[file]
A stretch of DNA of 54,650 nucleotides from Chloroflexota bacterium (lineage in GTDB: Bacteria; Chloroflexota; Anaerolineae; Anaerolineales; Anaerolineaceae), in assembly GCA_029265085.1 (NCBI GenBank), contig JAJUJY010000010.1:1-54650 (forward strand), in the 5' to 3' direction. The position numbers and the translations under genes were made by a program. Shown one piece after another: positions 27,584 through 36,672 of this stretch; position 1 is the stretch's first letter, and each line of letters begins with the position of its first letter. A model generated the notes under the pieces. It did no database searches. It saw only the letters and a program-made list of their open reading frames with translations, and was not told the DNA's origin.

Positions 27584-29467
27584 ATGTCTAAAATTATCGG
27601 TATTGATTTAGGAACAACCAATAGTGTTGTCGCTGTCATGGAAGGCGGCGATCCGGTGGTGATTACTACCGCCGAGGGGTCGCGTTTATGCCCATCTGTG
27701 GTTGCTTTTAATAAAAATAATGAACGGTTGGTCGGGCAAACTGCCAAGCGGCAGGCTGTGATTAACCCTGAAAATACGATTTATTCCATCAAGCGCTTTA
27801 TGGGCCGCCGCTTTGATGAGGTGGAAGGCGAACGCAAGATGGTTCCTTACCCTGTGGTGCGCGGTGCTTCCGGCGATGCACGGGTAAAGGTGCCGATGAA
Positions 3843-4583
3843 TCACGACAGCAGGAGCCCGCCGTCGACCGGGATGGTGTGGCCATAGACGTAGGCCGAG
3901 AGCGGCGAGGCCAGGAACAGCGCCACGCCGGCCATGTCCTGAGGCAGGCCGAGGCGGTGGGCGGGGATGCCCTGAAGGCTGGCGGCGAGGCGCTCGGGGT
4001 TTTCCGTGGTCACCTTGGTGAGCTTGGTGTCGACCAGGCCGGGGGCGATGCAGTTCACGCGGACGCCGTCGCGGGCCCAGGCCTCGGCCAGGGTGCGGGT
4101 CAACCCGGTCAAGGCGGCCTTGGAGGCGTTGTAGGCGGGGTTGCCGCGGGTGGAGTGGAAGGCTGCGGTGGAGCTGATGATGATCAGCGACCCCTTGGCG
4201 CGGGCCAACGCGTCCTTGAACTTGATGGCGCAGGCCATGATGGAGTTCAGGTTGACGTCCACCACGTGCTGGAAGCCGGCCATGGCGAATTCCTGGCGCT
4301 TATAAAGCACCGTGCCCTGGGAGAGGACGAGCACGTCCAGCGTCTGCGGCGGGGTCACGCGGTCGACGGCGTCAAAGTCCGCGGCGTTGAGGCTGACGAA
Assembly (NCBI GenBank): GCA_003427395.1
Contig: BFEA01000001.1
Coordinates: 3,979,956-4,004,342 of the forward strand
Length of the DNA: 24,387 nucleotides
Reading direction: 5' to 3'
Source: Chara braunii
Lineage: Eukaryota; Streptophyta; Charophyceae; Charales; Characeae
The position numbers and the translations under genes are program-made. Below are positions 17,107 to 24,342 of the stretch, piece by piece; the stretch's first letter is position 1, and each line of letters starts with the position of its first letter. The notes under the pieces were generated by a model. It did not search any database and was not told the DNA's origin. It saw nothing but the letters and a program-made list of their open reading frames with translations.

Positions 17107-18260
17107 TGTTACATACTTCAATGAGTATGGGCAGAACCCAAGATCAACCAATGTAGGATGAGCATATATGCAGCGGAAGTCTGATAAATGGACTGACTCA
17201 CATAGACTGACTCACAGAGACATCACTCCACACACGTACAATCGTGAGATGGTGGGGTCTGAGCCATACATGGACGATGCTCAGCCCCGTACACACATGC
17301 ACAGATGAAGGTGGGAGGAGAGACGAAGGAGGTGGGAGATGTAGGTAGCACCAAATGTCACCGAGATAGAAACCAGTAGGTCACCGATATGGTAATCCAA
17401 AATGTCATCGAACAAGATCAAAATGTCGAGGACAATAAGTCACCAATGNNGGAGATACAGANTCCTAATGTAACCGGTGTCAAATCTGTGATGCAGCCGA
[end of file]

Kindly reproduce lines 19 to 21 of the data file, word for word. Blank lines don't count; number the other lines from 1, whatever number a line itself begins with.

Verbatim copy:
Source: Chara braunii
Lineage: Eukaryota; Streptophyta; Charophyceae; Charales; Characeae
The position numbers and the translations under genes are program-made. Below are positions 17,107 to 24,342 of the stretch, piece by piece; the stretch's first letter is position 1, and each line of letters starts with the position of its first letter. The notes under the pieces were generated by a model. It did not search any database and was not told the DNA's origin. It saw nothing but the letters and a program-made list of their open reading frames with translations.